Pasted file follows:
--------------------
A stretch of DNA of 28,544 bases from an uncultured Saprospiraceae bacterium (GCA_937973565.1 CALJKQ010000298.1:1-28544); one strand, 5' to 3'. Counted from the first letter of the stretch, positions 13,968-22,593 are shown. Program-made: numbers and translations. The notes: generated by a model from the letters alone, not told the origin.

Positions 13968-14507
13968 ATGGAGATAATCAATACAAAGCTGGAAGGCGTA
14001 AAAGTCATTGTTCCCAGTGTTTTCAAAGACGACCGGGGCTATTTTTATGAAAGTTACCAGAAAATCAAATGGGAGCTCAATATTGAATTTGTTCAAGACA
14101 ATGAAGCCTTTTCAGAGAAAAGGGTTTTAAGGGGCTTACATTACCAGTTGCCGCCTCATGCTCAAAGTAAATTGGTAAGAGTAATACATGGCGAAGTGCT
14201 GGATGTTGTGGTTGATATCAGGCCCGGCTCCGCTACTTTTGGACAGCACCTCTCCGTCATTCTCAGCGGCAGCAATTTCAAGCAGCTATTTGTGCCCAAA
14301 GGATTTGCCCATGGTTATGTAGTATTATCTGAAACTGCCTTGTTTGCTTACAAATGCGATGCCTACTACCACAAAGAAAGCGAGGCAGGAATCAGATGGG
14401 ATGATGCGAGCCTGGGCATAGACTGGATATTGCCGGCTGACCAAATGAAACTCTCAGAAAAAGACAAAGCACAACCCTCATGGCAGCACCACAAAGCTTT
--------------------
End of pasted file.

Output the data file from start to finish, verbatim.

A stretch of DNA of 28,544 bases from an uncultured Saprospiraceae bacterium (GCA_937973565.1 CALJKQ010000298.1:1-28544); one strand, 5' to 3'. Counted from the first letter of the stretch, positions 13,968-22,593 are shown. Program-made: numbers and translations. The notes: generated by a model from the letters alone, not told the origin.

Positions 13968-14507
13968 ATGGAGATAATCAATACAAAGCTGGAAGGCGTA
14001 AAAGTCATTGTTCCCAGTGTTTTCAAAGACGACCGGGGCTATTTTTATGAAAGTTACCAGAAAATCAAATGGGAGCTCAATATTGAATTTGTTCAAGACA
14101 ATGAAGCCTTTTCAGAGAAAAGGGTTTTAAGGGGCTTACATTACCAGTTGCCGCCTCATGCTCAAAGTAAATTGGTAAGAGTAATACATGGCGAAGTGCT
14201 GGATGTTGTGGTTGATATCAGGCCCGGCTCCGCTACTTTTGGACAGCACCTCTCCGTCATTCTCAGCGGCAGCAATTTCAAGCAGCTATTTGTGCCCAAA
14301 GGATTTGCCCATGGTTATGTAGTATTATCTGAAACTGCCTTGTTTGCTTACAAATGCGATGCCTACTACCACAAAGAAAGCGAGGCAGGAATCAGATGGG
14401 ATGATGCGAGCCTGGGCATAGACTGGATATTGCCGGCTGACCAAATGAAACTCTCAGAAAAAGACAAAGCACAACCCTCATGGCAGCACCACAAAGCTTT